Black Wall Street PA

Ukraine and its Impact on Home

Lancaster, Pa

Times like these serve as a bold reminder that we are all world citizens and connected whether we realize it. We empathize and sympathize with the people of Ukraine as Russia continues its attacks; however, we also feel the effects of what goes on in distant land so many miles away here in the Susquehanna Valley and surrounding areas.

One of the most glaring impacts of the war in Ukraine is the sudden sticker shock in the prices at the pump. Prices in some areas of the U.S. have jumped to as high as $9.00 per gallon, while the Susquehanna Valley is facing average gas prices of approximately $4.20/gallon with no signs of slowing down.

The gas prices are but one symptom of a bigger problem globally—inflation and other effects on economies, including Russia’s. The effects are predicted to leave the stock market in a bad place. While experts urge investors not to panic and stay the course, investors’ actions can be ruled by fear and uncertainty as Russia continues to take actions, for instance: attacking Ukraine during peace talks or working to reinstate the “Iron Curtain” on its citizen. Both economically and by denying access to social media, it’s to be expected that the world’s citizens are hesitant to invest and drive the stock market to succeed.

To make matters worse, there are increasing fears that the attack on Ukraine (which Russia denies is a declaration of war) may only be the beginning. Many believe that other countries are in line for Russia to attack next. The current situation escalating into World War III is a valid fear.

Unaffordable gas prices are already affecting other industries and businesses across the United States. The cost of services such as rideshare and delivery is already spiking, while goods across all categories are becoming more expensive and facing shortages. Industries such as travel were already in crisis mode because of the pandemic, so the current situation is not a help. The conflict in Ukraine is forcing the travel industry to stumble before it can recover from the consequences of trying to navigate the coronavirus and all that came with it.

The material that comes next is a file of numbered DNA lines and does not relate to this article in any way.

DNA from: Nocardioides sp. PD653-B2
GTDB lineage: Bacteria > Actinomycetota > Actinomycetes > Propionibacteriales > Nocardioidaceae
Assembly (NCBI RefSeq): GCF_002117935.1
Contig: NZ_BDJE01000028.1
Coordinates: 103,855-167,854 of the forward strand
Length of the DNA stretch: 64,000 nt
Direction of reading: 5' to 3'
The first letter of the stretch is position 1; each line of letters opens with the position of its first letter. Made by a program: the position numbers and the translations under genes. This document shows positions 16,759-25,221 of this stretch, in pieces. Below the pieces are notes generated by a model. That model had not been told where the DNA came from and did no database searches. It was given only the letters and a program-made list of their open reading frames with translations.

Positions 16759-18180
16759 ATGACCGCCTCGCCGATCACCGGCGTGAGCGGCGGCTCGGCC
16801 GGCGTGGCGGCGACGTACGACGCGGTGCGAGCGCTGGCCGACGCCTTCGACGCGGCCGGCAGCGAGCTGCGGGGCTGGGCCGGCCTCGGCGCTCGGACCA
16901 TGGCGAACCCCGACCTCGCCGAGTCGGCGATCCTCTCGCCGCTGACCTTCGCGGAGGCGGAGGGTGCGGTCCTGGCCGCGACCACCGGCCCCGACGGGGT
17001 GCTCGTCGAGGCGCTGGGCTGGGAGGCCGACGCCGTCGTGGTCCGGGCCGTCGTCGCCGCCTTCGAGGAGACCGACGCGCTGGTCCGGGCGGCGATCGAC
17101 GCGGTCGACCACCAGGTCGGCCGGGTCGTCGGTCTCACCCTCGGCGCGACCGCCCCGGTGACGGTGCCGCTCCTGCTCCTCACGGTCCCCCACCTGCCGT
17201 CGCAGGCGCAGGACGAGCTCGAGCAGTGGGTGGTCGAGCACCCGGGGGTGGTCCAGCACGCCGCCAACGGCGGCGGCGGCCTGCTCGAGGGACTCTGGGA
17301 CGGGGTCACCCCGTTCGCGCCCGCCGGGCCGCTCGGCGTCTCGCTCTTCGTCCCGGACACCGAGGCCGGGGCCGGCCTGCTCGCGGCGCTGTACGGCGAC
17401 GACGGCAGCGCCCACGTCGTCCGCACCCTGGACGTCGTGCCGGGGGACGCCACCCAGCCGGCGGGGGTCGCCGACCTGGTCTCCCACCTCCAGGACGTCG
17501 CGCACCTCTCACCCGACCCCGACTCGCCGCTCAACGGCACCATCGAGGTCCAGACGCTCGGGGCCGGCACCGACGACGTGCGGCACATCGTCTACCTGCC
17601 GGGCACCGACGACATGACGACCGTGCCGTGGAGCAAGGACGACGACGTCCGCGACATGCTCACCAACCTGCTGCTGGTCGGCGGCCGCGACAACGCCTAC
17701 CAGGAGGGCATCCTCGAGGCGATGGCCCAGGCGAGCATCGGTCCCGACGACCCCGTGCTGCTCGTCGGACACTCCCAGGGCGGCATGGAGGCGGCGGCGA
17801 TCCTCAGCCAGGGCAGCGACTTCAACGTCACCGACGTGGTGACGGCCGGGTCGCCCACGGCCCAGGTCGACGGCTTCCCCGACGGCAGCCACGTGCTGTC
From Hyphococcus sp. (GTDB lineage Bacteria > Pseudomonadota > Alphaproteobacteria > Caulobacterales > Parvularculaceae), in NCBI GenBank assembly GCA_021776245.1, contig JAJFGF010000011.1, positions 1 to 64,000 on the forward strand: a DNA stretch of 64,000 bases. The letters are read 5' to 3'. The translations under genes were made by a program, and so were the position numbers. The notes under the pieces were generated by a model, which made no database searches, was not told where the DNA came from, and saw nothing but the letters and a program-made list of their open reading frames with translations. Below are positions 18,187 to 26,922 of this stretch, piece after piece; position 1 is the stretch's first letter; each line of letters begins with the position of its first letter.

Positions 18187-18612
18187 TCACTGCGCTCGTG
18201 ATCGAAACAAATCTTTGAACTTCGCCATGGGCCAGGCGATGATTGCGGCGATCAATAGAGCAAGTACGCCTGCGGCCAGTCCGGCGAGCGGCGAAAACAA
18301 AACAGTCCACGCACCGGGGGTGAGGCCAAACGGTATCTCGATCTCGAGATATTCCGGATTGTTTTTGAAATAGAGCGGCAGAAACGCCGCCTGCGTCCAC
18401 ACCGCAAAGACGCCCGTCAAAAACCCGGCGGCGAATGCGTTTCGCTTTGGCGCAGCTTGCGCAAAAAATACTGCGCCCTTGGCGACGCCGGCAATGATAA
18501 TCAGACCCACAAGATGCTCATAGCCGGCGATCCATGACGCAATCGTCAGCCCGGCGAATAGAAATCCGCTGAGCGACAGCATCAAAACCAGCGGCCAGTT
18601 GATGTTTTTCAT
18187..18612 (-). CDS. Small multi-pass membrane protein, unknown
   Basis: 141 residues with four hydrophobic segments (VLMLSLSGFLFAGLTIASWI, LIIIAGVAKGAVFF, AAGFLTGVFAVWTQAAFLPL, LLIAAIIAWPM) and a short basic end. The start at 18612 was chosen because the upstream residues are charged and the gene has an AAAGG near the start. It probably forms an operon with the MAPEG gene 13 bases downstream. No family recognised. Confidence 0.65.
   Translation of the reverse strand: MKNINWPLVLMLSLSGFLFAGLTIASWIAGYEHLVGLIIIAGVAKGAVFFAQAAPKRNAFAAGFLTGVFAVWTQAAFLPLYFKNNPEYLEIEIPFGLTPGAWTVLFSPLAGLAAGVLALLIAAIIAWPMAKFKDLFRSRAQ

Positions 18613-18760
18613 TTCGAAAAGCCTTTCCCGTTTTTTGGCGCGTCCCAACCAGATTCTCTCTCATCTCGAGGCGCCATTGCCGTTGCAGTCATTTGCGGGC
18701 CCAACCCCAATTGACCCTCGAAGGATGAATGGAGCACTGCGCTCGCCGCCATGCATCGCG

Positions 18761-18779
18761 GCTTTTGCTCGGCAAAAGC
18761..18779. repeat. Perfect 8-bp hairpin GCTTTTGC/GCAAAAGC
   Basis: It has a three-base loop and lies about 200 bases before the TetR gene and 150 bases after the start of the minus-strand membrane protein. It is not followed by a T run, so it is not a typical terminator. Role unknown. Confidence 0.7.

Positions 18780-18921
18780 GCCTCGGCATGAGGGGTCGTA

One of Russia’s oligarchs is warning the world that there will be widespread food shortages if this conflict does not end soon. The Susquehanna Valley has recently faced shortages of items such as chicken and some snack items, so this warning is not unrealistic. This risk is further compounded by the many sanctions imposed by nations worldwide and Russia.

Russia has the upper hand in controlling gas and energy supplies, especially Europe. Russia has much of the European continent relying on it for energy to fuel it through the winter, limiting the degree to which many countries are willing to apply pressure to Russia.

Overall, the conflict between Russia and Ukraine has become a global concern for all world citizens, including us in the Susquehanna Valley. Until things come to a favorable outcome, we will feel the impact at the pumps, in our economy, and through our stock market. This is a situation that the entire world should keep front and center on its radar and seek ways to pacify it as quickly and painlessly as possible.





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